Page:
Finally, the core of your body is where your furnace lives. The heart and lungs are where the heat is generated and dispensed to the rest of the body. One method of surviving cold is to huddle into a fetal ball. This helps to preserve the heat in your body, and places your extremities (feet and hands) closer to the heat source. Frostbite (kinda rare here in Florida) will attack the fingers, ears, and toes first - those thin parts that stick out from the core.

Keeping Warm at Night

The same basic theory applies here, too: keep dry. Your body needs to be dry, your bedding needs to be dry. If your bedding gets wet, find a method to dry it out before you need to sleep in it. Either hang it over a line at camp, or (if it is still raining for the third day in a row which sometimes happens) find a laundromat and spend a few dimes to tumble your bedding to a warm, dry, comfortable perfection. An important exension of this theory is having a tent that doesn't leak during rain. You can retreat old tents with a spray can of water proofing chemicals that will prolong the tent's ability to repel water.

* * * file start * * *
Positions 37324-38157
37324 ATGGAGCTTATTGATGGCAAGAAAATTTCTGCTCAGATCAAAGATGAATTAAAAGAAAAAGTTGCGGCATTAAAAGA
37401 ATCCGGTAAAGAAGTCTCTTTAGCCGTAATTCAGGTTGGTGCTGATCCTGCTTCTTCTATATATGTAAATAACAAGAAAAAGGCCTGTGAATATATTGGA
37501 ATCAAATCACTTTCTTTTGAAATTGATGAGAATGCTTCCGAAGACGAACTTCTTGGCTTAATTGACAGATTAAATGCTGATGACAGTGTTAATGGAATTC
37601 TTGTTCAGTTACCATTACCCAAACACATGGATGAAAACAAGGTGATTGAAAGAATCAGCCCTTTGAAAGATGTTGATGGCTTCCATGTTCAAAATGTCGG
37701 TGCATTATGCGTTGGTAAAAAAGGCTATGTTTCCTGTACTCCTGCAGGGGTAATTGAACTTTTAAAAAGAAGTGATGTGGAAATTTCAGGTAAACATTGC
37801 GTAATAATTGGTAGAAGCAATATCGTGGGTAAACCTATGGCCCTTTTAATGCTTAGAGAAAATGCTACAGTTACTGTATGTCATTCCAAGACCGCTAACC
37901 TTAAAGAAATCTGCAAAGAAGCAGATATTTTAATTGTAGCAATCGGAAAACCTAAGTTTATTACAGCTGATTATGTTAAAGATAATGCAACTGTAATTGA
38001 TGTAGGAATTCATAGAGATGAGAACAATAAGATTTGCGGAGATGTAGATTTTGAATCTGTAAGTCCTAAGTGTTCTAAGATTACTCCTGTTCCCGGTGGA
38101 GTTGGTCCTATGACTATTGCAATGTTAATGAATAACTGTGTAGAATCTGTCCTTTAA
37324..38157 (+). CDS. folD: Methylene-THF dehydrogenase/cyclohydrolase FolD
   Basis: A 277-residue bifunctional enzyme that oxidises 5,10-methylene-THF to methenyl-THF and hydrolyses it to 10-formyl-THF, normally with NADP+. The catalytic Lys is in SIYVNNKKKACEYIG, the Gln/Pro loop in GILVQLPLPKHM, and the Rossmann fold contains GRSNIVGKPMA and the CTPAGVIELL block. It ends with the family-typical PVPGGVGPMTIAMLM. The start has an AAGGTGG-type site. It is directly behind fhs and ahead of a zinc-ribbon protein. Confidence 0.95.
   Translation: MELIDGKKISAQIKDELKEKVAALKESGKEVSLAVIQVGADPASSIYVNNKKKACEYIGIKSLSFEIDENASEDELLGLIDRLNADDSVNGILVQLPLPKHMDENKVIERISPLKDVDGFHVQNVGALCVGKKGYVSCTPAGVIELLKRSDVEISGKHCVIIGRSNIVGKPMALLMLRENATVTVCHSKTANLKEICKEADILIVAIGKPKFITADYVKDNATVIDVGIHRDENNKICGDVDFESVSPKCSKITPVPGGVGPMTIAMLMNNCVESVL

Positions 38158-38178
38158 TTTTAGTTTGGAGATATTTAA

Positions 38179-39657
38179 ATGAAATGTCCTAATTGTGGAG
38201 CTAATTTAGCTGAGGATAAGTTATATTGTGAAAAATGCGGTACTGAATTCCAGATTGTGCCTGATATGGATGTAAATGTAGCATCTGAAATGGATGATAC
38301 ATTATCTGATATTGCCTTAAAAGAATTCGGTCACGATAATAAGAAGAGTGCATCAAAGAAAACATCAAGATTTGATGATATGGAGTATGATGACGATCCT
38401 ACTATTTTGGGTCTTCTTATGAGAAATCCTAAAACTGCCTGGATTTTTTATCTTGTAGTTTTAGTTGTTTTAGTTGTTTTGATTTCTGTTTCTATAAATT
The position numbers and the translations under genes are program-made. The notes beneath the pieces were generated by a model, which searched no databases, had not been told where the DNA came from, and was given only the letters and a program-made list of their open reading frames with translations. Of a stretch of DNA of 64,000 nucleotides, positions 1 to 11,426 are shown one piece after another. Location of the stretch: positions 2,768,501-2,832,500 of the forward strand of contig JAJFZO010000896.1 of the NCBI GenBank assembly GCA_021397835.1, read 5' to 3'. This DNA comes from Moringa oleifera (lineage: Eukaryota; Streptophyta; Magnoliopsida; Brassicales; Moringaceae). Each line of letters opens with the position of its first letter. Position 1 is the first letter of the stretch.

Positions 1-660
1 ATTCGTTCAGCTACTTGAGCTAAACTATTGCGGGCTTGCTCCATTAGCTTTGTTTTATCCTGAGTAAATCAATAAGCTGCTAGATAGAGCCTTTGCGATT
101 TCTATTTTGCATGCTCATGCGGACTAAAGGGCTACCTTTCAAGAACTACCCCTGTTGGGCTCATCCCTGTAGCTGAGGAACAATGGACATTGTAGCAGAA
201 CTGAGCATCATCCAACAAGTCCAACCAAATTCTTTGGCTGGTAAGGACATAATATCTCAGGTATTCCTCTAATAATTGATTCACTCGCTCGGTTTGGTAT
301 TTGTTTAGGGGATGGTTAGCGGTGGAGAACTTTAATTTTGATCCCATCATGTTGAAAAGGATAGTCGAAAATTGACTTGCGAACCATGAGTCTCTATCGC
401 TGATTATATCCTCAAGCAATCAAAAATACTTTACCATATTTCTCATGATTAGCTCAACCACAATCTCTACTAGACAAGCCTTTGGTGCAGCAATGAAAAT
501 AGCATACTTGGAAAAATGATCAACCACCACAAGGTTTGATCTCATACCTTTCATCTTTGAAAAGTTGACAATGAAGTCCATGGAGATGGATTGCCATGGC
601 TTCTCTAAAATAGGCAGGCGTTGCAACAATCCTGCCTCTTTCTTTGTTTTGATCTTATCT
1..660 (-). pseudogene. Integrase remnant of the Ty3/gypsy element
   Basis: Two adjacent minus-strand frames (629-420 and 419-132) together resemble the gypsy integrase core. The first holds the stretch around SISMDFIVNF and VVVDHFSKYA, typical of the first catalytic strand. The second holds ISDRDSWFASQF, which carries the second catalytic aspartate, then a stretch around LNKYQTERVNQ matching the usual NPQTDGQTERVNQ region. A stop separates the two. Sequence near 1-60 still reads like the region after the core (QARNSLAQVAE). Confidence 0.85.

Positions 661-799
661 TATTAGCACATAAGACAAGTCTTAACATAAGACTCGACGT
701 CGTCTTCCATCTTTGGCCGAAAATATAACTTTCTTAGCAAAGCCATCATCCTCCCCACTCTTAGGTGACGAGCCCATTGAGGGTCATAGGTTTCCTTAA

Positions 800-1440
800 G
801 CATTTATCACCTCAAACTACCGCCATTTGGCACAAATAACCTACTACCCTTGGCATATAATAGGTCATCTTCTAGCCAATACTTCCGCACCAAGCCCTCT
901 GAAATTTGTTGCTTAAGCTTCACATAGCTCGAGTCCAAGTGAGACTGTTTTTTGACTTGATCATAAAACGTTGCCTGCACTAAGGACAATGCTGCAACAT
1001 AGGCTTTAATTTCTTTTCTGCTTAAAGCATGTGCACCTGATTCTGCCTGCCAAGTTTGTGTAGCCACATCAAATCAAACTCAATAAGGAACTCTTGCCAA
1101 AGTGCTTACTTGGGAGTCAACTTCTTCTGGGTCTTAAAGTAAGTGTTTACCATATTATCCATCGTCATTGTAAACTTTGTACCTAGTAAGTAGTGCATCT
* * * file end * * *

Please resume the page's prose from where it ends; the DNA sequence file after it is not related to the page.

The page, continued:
It is better to sleep in clothes different from what you wore during the day. If you're a pajama kind of person, and it is really cold, you might want to add a pair of dry socks to keep your feet warm while you sleep. A good sleeping bag is highly prized during those hours between 2 am and 5 am when the temperature keeps dropping lower and lower while your body runs lower and lower on fuel. Of course, one of the best remedies for a cold tent is an electric blanket, but there is a danger of electrocution if the blanket gets wet - something quite possible in the tenting world. Other things to do are to insulate your bedding from the cold ground: place a plastic ground cloth beneath your tent before you pitch the tent (remember to keep the edges under the tent so rain doesn't get caught at the edge and roll on top of the ground cloth - we call this the "saucer effect"). Using an air mattress provides good insulation from the ground, but only if it remains inflated. Few things are as disturbing as discovering your ass flat on the ground at 1:37 am because of a tiny leak in your air mattress. Foam pads offer less support, but do provide good insulation and are very portable. Cots offer good support, but aren't so portable. Cots do provide some insulation, but it is a good idea to place an extra blanket under your bedding to prevent loss of your body heat through the bottom.